SQL Sentry actively collects data from the primaries and secondaries as appropriate to present a seamless view of the world. No clicking around, no guessing, just the truth.
If you open AlwaysOn Management from the top level Shared Groups (Global) node in the Navigator Pane, you will see all WSFCs, WSFC nodes, and AG replicas across the entire environment monitored by SQL Sentry:
If you open it from a site or group node, you'll see the nodes in that group, plus any nodes outside of the group that are hosting any related replicas. If you open Performance Advisor and any SQL Server instances on the computer have availability group databases, you will see an integrated AlwaysOn tab that contains a topology for all related replicas.
So, how much of the topology you'll see is dependent on the level at which you are viewing the AlwaysOn interface, making it easy to organize and manage your AlwaysOn assets in a way that works best for you.
Multiple AlwaysOn Views
One thing we learned quickly is that no single view represents all AlwaysOn topologies well. So we ended up with several ;-) All are easily selectable from the Layout Style dropdown at top left.
This shot is the Groups/Replicas layout, zoomed in to a single AG:
The next shot is of the WSFC Members layout, which gives you a high level perspective of the topology, including file share or disk witnesses, as well as aggregated data flow between the WSFC nodes:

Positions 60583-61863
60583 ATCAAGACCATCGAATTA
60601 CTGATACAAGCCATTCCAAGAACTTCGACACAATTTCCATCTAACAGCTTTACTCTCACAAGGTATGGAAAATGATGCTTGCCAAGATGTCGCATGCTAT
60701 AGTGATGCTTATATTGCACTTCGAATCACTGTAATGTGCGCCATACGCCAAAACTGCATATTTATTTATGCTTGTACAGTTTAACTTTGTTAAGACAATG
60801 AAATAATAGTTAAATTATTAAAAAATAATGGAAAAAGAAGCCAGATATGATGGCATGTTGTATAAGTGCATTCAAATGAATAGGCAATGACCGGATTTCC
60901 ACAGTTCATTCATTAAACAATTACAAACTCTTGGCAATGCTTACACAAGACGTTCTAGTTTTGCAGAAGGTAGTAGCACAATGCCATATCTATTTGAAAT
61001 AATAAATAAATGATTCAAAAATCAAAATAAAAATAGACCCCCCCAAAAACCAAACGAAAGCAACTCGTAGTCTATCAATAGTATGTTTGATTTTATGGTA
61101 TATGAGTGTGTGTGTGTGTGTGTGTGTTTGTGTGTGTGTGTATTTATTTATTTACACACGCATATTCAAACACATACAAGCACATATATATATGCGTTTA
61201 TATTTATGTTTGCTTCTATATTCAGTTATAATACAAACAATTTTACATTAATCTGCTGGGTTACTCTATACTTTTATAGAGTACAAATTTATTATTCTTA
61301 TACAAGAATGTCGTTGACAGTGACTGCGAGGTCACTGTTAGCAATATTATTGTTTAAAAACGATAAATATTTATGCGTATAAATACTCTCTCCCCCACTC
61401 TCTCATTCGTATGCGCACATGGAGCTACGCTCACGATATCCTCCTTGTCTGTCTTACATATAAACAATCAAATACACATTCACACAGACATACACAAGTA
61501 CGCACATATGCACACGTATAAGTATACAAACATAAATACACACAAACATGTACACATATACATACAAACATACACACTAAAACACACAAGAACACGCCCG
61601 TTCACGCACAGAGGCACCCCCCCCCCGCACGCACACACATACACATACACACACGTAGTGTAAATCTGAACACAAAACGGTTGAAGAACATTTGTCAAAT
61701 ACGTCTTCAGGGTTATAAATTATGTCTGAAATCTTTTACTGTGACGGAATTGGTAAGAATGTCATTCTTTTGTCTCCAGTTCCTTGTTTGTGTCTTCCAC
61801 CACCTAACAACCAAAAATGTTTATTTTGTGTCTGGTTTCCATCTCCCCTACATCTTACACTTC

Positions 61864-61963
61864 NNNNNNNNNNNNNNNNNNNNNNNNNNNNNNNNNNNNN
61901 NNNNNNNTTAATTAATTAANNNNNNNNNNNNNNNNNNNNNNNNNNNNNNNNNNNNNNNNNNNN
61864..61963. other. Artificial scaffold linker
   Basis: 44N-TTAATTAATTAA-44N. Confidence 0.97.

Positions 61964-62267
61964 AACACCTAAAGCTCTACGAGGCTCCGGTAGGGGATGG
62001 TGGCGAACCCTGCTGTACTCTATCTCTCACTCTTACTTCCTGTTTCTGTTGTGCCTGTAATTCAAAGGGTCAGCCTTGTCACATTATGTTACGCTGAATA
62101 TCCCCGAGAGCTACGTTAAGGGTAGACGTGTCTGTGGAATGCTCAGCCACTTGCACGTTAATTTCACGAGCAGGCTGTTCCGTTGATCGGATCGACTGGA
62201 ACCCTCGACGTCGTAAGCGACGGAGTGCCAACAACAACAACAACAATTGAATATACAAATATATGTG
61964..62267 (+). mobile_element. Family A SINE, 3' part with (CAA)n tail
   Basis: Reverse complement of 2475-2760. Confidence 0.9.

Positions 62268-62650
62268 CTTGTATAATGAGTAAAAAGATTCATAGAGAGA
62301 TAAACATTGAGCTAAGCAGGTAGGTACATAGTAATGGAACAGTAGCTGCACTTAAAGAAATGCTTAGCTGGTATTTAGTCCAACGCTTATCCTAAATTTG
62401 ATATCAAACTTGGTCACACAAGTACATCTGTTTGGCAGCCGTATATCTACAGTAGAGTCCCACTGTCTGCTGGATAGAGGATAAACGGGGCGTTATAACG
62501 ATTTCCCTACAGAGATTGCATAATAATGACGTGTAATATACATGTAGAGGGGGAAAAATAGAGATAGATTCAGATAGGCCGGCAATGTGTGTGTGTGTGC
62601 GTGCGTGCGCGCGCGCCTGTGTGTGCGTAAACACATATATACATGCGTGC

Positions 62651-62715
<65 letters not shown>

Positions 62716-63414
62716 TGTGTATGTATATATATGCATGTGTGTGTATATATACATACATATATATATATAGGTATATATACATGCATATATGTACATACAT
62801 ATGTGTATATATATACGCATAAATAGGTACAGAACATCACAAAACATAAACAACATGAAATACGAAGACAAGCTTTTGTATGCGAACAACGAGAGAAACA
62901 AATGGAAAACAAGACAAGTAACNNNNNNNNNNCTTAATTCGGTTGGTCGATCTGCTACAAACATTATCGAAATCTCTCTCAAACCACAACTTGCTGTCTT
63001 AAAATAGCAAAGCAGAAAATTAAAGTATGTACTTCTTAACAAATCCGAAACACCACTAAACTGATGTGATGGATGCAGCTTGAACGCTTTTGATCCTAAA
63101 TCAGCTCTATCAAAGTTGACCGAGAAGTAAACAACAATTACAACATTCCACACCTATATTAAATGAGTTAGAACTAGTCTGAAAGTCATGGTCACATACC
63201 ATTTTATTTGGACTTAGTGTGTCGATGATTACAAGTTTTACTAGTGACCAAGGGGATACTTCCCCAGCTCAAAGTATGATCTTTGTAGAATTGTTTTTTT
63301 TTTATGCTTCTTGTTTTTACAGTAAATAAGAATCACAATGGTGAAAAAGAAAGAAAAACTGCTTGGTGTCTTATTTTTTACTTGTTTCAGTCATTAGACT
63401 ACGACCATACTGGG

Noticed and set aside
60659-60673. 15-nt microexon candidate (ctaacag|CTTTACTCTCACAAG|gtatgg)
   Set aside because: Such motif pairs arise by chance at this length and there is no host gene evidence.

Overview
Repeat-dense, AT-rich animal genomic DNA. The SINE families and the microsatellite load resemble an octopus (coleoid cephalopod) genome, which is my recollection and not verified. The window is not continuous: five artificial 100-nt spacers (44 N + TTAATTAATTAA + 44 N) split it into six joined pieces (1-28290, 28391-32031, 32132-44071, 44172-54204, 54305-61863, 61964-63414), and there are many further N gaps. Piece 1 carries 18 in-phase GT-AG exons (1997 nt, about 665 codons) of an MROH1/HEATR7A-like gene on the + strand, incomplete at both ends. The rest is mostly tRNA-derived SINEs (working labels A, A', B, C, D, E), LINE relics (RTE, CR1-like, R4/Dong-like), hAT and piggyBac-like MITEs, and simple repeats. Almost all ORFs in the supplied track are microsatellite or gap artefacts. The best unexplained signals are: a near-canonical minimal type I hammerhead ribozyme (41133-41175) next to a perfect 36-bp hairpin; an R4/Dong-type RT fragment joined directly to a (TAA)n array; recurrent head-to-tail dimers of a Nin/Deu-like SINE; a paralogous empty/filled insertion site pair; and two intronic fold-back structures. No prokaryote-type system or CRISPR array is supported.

Perhaps the most powerful layout is the WSFC Node/Group Matrix, which is the default. It provides a grid-style presentation of the entire WSFC, by node and AG:
Here you are looking at a 5-node WSFC with eight AGs and two FCIs, distributed unevenly across the nodes. You can change sorting instantly by clicking a column (node) or row (AG) header. This allows you to quickly bring into view all AGs on a node, or all nodes hosting an AG's replicas, regardless of the size of the environment.
NOTE: This is a test environment designed to stress the application, and this is is no way a recommended configuration. (If you look closely you can probably detect which of our resident MVPs helped to build it)
There are several other layout styles representing variations of those shown above, each designed to give you a different "angle" on AlwaysOn. I encourage you to try all of them, and let me know which you find most helpful for your environment.
Data Volume and Rate
On all views, the connector pipes and inner flow lines on the diagram provide a visual indicator of both data volume and rate between nodes or replicas. You can get a better look at the connectors by clicking any of the images above. Current Performance Advisor users will immediately note the similarity to our patent-pending Disk Activity screen.
In case you are wondering what it all means, here's a quick overview:
- When in realtime mode (the default) dashed lines move in the direction of flow, and grow wider as the volume increases.
- The lines change color from green to red as the rate of data flow between replicas/nodes slows down.